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posted: 2/26/2013 8:11 PM

Metra offers freebies to entice new riders

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  • Metra thinks free rides and selling the disadvantages of driving -- especially in bad weather -- will boost passenger numbers.

      Metra thinks free rides and selling the disadvantages of driving -- especially in bad weather -- will boost passenger numbers.
    Daily Herald File Photo

 
 

If recent Metra fare hikes are hitting your wallet, you might be able to recoup some of those dollars by winning free rides.

The commuter rail agency will start giving away pairs of tickets starting March 4 in an effort to get more people on its trains. Individuals can enter their names in a contest, and 500 winners will be drawn every Monday for the next 14 weeks.

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Metra seeks to boost ridership by 2 percent in 2013. In 2012, the agency provided nearly 81.3 million rides, down by 1.7 percent compared to 2011. The agency is spending about $390,000 on a marketing campaign that will focus on radio commercials tied in with traffic reports, billboards and social media alerts.

Officials unveiled the slogan "Metra makes life easy" at a Tuesday news conference and touted a recent study by Texas A&M University showing that the average Chicago-area commuter loses 51 hours a year stuck in traffic.

"The truth is, travel by car is highly unpredictable," Metra Executive Director Alex Clifford said, noting that Metra had an average 95.8 percent on-time performance in 2012.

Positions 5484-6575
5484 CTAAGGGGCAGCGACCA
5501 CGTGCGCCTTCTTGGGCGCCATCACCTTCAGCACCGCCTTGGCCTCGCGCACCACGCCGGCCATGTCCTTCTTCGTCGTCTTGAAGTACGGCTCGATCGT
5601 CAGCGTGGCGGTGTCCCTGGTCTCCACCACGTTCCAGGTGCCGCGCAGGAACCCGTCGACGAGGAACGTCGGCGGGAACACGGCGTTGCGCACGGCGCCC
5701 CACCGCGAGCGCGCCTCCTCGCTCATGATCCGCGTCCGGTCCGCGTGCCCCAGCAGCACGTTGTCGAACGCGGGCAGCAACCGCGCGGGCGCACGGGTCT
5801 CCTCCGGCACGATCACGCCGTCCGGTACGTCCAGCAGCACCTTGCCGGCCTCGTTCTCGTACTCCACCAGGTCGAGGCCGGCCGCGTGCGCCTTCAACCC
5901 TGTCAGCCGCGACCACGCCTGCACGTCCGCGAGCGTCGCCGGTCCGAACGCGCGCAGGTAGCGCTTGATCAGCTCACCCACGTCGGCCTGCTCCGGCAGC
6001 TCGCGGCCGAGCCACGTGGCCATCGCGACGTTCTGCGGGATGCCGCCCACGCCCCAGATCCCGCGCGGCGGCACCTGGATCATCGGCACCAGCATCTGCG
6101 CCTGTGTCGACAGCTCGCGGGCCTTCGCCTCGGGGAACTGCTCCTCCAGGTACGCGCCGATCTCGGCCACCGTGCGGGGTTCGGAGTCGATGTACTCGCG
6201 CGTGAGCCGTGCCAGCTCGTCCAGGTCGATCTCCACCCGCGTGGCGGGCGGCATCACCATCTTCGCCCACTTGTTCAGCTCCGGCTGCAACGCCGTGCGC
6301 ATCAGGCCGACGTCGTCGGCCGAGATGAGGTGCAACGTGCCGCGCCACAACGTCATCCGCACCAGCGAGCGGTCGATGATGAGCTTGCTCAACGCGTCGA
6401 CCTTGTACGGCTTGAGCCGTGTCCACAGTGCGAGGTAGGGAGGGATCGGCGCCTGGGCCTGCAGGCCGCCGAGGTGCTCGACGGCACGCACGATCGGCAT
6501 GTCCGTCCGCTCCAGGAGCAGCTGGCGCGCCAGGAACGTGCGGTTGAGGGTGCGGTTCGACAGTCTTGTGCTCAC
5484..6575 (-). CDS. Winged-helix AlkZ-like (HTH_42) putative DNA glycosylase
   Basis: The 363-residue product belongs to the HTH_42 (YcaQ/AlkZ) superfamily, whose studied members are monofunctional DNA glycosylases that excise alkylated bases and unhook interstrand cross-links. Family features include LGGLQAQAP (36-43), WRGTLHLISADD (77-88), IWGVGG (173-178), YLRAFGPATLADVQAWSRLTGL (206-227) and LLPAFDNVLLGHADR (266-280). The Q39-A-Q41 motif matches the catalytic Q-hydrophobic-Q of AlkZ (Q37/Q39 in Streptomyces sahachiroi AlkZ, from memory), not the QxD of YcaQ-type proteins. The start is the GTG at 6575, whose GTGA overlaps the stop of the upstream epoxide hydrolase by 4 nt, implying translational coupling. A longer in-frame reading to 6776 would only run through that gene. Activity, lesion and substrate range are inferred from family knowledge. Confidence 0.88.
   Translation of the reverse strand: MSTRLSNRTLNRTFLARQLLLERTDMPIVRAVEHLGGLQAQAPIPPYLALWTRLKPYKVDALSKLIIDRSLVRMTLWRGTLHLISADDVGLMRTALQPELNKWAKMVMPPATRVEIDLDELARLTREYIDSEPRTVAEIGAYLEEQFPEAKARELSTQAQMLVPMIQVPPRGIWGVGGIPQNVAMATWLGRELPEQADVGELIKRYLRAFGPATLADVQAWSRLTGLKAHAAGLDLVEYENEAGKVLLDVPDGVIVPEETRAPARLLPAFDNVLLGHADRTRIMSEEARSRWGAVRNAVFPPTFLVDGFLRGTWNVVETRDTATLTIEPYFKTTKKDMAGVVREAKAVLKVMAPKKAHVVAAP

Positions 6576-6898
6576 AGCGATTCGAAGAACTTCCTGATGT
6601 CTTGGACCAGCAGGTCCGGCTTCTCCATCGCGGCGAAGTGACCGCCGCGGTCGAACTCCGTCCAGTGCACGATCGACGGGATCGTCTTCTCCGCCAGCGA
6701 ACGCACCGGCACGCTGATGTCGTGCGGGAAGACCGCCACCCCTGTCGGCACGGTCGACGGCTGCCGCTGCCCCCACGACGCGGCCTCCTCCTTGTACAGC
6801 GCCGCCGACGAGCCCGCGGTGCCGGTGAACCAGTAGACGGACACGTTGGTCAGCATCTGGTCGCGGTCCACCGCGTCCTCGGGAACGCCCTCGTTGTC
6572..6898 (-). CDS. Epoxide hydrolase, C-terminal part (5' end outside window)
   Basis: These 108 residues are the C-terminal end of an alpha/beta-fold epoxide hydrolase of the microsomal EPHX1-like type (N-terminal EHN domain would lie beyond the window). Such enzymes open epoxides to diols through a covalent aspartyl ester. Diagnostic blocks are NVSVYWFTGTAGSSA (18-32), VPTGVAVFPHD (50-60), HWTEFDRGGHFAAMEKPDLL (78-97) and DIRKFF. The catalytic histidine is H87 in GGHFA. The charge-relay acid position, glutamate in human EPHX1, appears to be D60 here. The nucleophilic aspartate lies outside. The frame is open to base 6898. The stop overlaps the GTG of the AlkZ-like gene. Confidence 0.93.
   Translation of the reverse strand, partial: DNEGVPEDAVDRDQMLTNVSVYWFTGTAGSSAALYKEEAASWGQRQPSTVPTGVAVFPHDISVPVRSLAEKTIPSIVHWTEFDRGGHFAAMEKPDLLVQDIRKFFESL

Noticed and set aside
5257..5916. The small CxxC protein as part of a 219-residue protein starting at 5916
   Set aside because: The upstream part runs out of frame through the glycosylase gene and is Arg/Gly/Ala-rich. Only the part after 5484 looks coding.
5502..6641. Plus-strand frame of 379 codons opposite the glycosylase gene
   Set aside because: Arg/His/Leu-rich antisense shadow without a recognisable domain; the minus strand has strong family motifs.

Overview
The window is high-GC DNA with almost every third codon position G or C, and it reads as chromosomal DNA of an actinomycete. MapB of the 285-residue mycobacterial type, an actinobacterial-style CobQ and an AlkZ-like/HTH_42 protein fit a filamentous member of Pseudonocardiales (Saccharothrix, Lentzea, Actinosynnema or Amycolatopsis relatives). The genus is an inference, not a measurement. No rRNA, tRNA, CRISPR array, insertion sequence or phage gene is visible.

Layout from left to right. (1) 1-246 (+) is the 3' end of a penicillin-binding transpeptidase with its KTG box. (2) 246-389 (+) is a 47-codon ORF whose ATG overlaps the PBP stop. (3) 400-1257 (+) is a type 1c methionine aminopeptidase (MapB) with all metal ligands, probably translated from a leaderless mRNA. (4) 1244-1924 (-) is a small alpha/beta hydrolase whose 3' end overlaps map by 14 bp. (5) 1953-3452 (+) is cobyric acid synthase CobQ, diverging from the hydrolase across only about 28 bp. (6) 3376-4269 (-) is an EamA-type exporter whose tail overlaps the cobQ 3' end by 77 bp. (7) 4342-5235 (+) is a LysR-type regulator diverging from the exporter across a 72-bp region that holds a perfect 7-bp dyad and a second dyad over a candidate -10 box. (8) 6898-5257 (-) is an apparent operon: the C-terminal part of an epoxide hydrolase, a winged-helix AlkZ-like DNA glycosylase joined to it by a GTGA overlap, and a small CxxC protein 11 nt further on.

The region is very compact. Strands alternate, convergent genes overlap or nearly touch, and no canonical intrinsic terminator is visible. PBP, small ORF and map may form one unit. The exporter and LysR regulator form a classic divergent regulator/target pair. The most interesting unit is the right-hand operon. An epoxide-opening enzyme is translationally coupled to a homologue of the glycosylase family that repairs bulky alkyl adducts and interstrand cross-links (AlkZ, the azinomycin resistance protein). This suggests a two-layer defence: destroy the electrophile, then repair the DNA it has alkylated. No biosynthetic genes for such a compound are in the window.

The agency also is appealing to people who are new to the city or drivers in their 20s and 30s. "We need to introduce the next generation of riders to the benefits of public transportation," Clifford said. "We want to recover our ridership losses, and we want to grow the system."

To enter the contest, visit metrarail.com/content/metra/en/home/testdrive/Contest.html. Only one entry is allowed per individual. Winners will receive a special ticket good for two rides anywhere. Tickets are valid for 90 days, and drawings run through June 3.

Asked how certain they were that an untapped market exists, Metra Chairman Brad O'Halloran said many people are unfamiliar with the system. "They think it's a hassle, or it's kind of scary or they don't know anything about trains," he said.

Officials said they were certain once people experience a train ride, they will convert to fare-paying customers. As to how the agency will measure the effectiveness of the PR blitz, "in any good marketing campaign, we track the dollars we invest against the outcome and measure it," Clifford said.

The dip in ridership in 2012 is partly related to the hot summer, scaling back of downtown Chicago events and the NATO summit, officials said.

Metra also has raised fares significantly twice in the last two years; rates spiked by 29 percent and 30 percent for monthly and 10-ride pass holders, respectively, in February 2011, and this month 10-ride passes rose by 11 percent.

Other marketing efforts this year will include targeting reverse commuters -- people who travel from the city to the suburbs for jobs.

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